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Monday, 30 June 2003 17:00

Texas bill to block tied shops passes House and Senate

The Texas Senate on May 27 passed House Resolution 1131, the insurer-owned repair shop legislation, by a unanimous vote of 31 to 0. On April 8, the Texas House of Representatives passed the bill by a voice vote. 

The bill, HB1131, now moves to Texas Governor Rick Perry's desk for his signature. According to the Jay Propes, a lobbyist working on behalf of bill supporters, there is no indication from the Governor's office that Perry has taken any position on the bill. "What we need right now is for every shop owner to write a letter to the Governor, asking him to support the bill," said Propes.

The compromise version of the bill as passed by both houses prohibits insurance companies from owning repair facilities in Texas. It differs from the original version in that insurer-owned shops already in place or under construction as of April 15, such as Allstate's Sterling Collision, will be allowed to remain in business so long as they meet certain criteria detailed in the legislation; the original legislation would have forced divestiture of those shops.

The compromise came about when Lt. Governor David Dewhurst indicated that he would block the legislation from a vote on the Senate floor. Dewhurst, a conservative Republican who as lieutenant governor controls the flow of legislation in the Senate, was said to have a problem primarily with the forced divestiture provisions. The Associated Press quoted Dewhurst as saying that "This to me is a forced divestiture and it is not fair."

The legislation on the Governor's desk would go a long way toward leveling the playing field between shops owned by an insurer and other "favored" ( DRP) shops of that insurer. The insurer-owned shops could not receive referrals from the insurer, use the insurer's name, engage in joint-marketing or enjoy other advantages that are not also available to non-owned DRP shops affiliated with the insurer such as Allstate's Circle of Dependability shops.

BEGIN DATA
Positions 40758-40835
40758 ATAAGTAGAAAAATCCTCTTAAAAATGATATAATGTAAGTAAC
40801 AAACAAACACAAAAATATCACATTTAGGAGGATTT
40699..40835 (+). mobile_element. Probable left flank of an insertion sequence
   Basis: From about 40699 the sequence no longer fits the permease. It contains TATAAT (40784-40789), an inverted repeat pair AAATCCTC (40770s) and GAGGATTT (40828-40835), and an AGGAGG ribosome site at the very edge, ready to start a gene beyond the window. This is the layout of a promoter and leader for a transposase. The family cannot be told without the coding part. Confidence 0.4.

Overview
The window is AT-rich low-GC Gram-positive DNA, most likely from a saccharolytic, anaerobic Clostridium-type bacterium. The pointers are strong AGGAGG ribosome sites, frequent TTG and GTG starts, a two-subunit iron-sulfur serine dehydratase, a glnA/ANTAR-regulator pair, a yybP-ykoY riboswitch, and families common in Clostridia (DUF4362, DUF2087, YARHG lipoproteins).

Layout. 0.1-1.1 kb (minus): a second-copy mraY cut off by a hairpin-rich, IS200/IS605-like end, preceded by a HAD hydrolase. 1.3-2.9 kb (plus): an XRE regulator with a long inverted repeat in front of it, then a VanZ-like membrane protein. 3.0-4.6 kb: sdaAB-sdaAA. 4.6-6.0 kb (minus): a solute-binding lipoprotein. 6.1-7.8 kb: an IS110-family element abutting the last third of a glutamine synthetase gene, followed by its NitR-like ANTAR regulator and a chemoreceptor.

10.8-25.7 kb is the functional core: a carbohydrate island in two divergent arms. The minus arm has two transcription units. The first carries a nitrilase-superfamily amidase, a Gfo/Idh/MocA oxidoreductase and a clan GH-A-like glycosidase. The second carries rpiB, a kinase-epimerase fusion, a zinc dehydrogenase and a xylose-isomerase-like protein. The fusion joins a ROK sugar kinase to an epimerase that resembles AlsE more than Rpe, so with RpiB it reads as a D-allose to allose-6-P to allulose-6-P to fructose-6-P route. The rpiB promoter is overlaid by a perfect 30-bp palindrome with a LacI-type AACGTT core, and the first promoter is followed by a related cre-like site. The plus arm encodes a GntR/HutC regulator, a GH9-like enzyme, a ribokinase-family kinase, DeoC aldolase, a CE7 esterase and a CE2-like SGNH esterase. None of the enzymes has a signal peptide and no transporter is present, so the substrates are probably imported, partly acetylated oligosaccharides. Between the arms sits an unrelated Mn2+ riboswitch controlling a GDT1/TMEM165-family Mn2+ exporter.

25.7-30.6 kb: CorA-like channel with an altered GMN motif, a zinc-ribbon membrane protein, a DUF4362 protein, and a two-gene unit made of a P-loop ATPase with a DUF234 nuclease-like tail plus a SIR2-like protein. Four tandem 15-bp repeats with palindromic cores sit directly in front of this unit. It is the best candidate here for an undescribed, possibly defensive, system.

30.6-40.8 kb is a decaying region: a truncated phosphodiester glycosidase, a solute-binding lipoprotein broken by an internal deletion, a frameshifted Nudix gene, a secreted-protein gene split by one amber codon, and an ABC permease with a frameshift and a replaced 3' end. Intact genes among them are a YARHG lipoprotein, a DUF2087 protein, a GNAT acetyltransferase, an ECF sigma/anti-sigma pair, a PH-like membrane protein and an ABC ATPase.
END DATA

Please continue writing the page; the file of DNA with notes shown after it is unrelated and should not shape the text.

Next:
The bill would also prohibit the insurer from subsidizing the operations of its owned shops. It provides civil court penalties of $1,000 - $5,000 per day for violation of the law and independent shop owners could bring suit to enforce the law; if the shop bringing the suit wins, the insurer must pay attorneys fees.

The Automotive Service Association (ASA), based in Bedford, Texas, has from the first taken the lead in organizing support for this bill, working with a coalition of repairers and auto dealership owners. "We are very pleased the Senate has passed this important piece of legislation. Collision repairers across Texas have worked for a number of months to achieve this historical legislation. ASA commends the Texas legislature for drawing a clear line in defense of the Texas motoring public and the small business community," said Bob Redding, ASA's Washington, D.C., representative.

To write Gov. Perry, the address is:

Gov. Rick Perry
P.O. Box 12428
Austin, Texas 78711-2428
Fax: (512) 463-1849

 

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